“Tug” Sign For Eosinophilic Esophagitis and EoE Bowel Sounds Tips

EA Pasman et al. Clin Gastroenterol Hepatol 2023; 21: 1108-1110. Quantitative Analysis of Tug Sign: An Endoscopic Finding of Eosinophilic Esophagitis

Background: “Chronic inflammation can lead to tissue remodeling in the esophagus with fibrosis in the lamina propria that is partially responsible for symptoms and complications of EoE.3,4 At times, a firmness to the esophagus can be appreciated with a noticeable force required to obtain biopsies from EoE. This sensation has been described as the “tug” or “pull” sign.5,6

Methods: in this prospective study with 159 patients (128 pediatric, 31 adult), the authors devised a digital force gauge to measure the force required to take biopsy specimens. The study included 88 patients with EoE and 71 controls.

Key finding:

  • EoE patients showed an increase in the mean force required to obtain biopsies: 14.9 Newton (N) compared to 11.6 in control group
  • Peak force was greater in EoE patients: 20.4 N compared to 15 N in control group.
  • The pediatric subgroup had higher peak force in EoE patients: 22.4 N compered to 16.1 N for control group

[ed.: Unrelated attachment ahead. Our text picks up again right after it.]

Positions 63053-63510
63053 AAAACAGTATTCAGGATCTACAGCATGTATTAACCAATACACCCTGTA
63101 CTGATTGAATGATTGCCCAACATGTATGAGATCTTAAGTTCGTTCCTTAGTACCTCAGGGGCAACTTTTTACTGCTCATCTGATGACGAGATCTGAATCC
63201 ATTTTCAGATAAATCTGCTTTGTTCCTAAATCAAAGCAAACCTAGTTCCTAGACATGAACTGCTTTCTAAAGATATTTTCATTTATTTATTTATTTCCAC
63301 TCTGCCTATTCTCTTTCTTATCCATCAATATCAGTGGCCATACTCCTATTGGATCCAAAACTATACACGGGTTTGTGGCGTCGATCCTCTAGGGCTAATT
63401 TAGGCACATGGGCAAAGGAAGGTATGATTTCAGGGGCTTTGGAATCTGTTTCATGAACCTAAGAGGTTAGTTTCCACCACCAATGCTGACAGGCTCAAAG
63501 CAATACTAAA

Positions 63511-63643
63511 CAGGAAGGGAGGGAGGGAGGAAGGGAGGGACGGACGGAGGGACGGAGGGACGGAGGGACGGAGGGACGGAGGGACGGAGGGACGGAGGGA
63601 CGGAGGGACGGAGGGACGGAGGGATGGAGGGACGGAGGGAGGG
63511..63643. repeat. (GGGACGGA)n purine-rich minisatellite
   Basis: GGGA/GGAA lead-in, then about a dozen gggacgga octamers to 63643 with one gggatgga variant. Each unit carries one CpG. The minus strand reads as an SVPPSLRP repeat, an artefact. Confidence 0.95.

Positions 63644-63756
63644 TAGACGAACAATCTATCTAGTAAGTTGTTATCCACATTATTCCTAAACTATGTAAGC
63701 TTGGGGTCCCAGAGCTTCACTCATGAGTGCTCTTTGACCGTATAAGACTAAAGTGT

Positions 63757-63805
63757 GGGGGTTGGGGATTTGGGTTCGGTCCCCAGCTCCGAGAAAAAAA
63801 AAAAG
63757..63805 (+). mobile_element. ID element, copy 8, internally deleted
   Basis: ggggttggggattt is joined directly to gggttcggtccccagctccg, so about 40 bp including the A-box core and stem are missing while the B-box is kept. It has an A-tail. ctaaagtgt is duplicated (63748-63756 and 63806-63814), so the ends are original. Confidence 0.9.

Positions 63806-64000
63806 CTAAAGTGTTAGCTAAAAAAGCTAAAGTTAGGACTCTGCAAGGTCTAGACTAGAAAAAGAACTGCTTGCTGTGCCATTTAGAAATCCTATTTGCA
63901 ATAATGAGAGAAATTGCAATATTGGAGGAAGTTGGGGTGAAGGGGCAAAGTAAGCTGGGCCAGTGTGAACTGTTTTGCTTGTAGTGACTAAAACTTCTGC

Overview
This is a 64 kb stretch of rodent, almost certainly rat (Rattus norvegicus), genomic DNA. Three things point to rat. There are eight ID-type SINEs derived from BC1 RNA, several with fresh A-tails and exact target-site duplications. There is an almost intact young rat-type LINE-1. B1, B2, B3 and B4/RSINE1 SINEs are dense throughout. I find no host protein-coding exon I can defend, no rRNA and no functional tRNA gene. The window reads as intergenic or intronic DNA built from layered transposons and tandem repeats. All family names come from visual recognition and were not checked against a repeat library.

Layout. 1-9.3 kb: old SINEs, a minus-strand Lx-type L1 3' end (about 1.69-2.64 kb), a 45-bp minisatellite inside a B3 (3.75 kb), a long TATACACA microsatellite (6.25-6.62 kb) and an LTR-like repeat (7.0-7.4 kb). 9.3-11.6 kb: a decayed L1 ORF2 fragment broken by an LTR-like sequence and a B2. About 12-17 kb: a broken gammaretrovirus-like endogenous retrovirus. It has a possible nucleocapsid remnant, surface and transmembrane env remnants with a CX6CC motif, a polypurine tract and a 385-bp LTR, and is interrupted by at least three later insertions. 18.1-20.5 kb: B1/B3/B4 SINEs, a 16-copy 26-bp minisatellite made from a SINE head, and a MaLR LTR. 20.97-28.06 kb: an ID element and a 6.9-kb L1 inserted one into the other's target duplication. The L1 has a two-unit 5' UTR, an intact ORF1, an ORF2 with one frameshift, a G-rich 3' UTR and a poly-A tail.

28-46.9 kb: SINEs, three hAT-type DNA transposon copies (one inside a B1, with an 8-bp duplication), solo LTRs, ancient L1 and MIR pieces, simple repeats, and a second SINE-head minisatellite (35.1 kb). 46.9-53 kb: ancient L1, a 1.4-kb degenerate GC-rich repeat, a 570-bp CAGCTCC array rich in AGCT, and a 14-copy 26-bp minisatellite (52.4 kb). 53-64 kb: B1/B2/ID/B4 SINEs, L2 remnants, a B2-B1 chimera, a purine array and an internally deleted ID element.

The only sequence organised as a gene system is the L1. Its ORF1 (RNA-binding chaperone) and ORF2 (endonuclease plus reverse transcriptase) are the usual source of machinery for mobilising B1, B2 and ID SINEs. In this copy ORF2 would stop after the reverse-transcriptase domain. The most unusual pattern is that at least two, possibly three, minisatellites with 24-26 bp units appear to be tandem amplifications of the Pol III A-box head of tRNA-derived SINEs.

My take: I had not heard of the term “Tug” sign for EoE, though it is something that is intuitive for GI providers who care for these patients. This study quantifies this problem.

“When you can measure what you are speaking about and express it in numbers, you know something about it; but when you cannot express it in numbers, your knowledge is of a meagre and unsatisfactory kind” –Lord Kelvin 1883

Related topic: Recent bowel sounds episode with Amanda Muir discussed eosinophilic esophagitis. A few pointers:

  • Useful YouTube video explaining how to swallow inhaled steroid (from Glen Furuta/Colorado Chilren’s): How to Use an Inhaler for EoE
  • Budesonide can be administered with 1 tsp honey, 1 tsp maple syrup or with 1 tsp apple sauce
  • Approximate equivalent dose of Flovent 4 puffs of 220 mcg =~1 mg budesonide
  • Elemental feedings are difficult to maintain and used much less, mainly in children who already have enteral tubes.
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